How Much Collagen Is Too Much?
Collagen supplementsare generally well tolerated and considered safe and have been used for up to 5 months in clinical studies. Despite what you may have heard, collagen does not cause you to gain weight, damage your kidneys, or any other adverse effects. Of course, this means sticking within the recommended dosages on the product packaging.
The Bottom Line
If you want to help support healthy hair, skin, and nails and support joint health, as well as provide structural support for your bones, tissue, cartilage and tendons, collagen is a critical element in all of these roles.† While your body naturally produces collagen, production declines as you get older. And since only a few animal foods naturally contain collagen, a supplement might be the way to go. How much collagen per day to take depends on its form and why you want to take it. Studies show safe ranges of 2.5-15 grams of collagen per day. Your best bet? Follow the package directions.
Continue to check back on the Nature Made blog for the latest science-backed articles to help you take ownership of your health.
Nutrients. “Significant Amounts of Functional Collagen Peptides Can Be Incorporated in the Diet While Maintaining Indispensable Amino Acid Balance.” May 15, 2019. Accessed on: August 6, 2021. https://pubmed.ncbi.nlm.nih.gov/31096622/
Nutrients. “A Collagen Supplement Improves Skin Hydration, Elasticity, Roughness, and Density: Results of a Randomized, Placebo-Controlled, Blind Study.” October 17, 2019. Accessed on: August 6, 2021. https://pubmed.ncbi.nlm.nih.gov/31627309/
Skin Pharmacology and Physiology. “Oral intake of specific bioactive collagen peptides reduces skin wrinkles and increases dermal matrix synthesis.” December 24, 2103. Accessed on: August 6, 2021. https://pubmed.ncbi.nlm.nih.gov/24401291/
Journal of Agricultural and Food Chemistry. “Effect of the novel low molecular weight hydrolyzed chicken sternal cartilage extract, BioCell Collagen, on improving osteoarthritis-related symptoms: a randomized, double-blind, placebo-controlled trial.” April 25, 2012. Accessed on: August 6, 2021. https://pubmed.ncbi.nlm.nih.gov/22486722/
Journal of Medicinal Food. “A calcium-collagen chelate dietary supplement attenuates bone loss in postmenopausal women with osteopenia: a randomized controlled trial.” March 2015. Accessed on: August 6, 2021. https://pubmed.ncbi.nlm.nih.gov/25314004/
Nutrients. “Specific Collagen Peptides Improve Bone Mineral Density and Bone Markers in Postmenopausal Women-A Randomized Controlled Study.” January 16, 2018. Accessed on: August 6, 2021. https://pubmed.ncbi.nlm.nih.gov/29337906/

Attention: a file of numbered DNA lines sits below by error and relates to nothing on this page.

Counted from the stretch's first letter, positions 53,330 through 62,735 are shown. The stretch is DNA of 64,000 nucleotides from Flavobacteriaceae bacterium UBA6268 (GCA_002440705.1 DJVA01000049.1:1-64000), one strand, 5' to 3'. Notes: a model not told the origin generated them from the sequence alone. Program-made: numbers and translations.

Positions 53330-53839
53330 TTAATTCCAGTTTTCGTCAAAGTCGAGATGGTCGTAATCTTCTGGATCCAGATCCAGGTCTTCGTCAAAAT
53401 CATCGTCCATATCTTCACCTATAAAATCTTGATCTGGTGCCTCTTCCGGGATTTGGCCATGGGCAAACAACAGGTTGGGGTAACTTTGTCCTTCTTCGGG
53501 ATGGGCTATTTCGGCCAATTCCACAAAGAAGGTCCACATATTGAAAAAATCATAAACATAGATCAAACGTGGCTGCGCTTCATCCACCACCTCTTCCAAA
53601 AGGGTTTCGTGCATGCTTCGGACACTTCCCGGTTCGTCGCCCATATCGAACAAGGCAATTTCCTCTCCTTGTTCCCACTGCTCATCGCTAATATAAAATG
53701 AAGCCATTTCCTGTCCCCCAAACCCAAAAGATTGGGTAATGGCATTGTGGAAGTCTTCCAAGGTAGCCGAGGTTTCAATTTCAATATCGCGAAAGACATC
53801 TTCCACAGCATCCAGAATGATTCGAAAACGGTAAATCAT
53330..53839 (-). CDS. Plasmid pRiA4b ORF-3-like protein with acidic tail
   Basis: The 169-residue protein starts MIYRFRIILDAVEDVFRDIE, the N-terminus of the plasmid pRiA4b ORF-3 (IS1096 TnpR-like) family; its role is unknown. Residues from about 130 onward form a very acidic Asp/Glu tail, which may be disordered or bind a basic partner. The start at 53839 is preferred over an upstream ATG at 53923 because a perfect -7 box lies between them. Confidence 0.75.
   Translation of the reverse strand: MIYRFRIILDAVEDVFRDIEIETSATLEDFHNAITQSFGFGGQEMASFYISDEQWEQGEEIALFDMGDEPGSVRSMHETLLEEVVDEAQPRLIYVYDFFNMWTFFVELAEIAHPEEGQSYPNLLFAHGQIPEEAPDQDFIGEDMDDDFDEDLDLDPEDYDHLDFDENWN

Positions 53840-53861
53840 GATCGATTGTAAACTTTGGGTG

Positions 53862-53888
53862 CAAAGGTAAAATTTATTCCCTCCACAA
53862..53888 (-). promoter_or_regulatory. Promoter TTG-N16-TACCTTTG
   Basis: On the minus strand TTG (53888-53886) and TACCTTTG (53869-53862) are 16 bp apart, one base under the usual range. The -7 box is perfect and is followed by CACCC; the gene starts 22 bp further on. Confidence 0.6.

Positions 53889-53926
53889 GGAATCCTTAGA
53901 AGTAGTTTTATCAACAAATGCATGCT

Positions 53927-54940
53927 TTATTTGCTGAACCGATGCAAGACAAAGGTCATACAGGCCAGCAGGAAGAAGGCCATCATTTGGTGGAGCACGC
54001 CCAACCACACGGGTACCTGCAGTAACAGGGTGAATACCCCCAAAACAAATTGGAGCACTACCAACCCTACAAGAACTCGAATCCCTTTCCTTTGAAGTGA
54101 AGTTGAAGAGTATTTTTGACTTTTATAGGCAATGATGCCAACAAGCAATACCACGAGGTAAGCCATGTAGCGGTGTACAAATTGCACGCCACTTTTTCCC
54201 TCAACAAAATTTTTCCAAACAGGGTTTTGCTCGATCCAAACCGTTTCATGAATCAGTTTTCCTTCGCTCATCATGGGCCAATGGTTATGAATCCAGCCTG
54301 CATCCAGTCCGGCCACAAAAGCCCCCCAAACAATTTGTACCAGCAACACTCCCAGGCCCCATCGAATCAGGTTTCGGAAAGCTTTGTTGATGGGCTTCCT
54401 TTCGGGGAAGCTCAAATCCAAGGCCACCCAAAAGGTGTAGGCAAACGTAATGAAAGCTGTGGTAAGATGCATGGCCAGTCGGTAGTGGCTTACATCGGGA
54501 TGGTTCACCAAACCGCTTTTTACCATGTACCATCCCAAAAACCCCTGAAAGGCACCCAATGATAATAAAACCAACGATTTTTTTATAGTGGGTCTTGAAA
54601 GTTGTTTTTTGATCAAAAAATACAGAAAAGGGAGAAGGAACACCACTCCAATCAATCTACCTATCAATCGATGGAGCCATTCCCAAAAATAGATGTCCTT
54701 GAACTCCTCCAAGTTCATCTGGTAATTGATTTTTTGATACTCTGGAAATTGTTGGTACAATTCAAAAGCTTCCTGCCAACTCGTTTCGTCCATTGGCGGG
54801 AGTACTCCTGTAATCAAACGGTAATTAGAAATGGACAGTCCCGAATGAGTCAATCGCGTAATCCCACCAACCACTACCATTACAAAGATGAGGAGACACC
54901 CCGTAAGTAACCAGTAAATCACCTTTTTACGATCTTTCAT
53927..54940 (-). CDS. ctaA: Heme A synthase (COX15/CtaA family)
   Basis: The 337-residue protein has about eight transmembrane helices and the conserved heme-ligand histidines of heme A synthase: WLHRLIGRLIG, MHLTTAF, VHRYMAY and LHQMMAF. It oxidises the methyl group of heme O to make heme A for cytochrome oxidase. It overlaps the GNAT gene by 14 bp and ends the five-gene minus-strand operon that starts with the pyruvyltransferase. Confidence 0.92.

The British Journal of Nutrition. “Collagen peptide supplementation in combination with resistance training improves body composition and increases muscle strength in elderly sarcopenic men: a randomised controlled trial.” October 28, 2015. Accessed on: August 6, 2021. https://pubmed.ncbi.nlm.nih.gov/26353786/
Journal of the International Society of Sports Nutrition. “Undenatured type II collagen (UC-II®) for joint support: a randomized, double-blind, placebo-controlled study in healthy volunteers.” October 24, 2013. Accessed on: August 6, 2021. https://pubmed.ncbi.nlm.nih.gov/24153020/
Lisa Beach is a seasoned journalist whose work has been published in The New York Times, Good Housekeeping, Eating Well, Parents, AARP’s Disrupt Aging, Optimum Wellness, and dozens more. She also writes for a variety of health/wellness-focused brands. Check out her writer’s website at www.LisaBeachWrites.com.
As a member of the Medical and Scientific Communications team, Sandra educates healthcare professionals and consumers on nutrition, supplements, and related health concerns. Prior to joining Pharmavite, Sandra worked as a clinical dietitian at University of Chicago Medicine in the inpatient and outpatient settings. Sandra received her Bachelor of Science degree in Nutritional Science, with minors in Spanish and Chemistry from the University of Arizona in Tucson, AZ. She earned her Master of Science degree in Clinical Nutrition from RUSH University in Chicago, IL. As part of her Master’s program, Sandra performed research on physical activity participation and correlates in urban Hispanic women.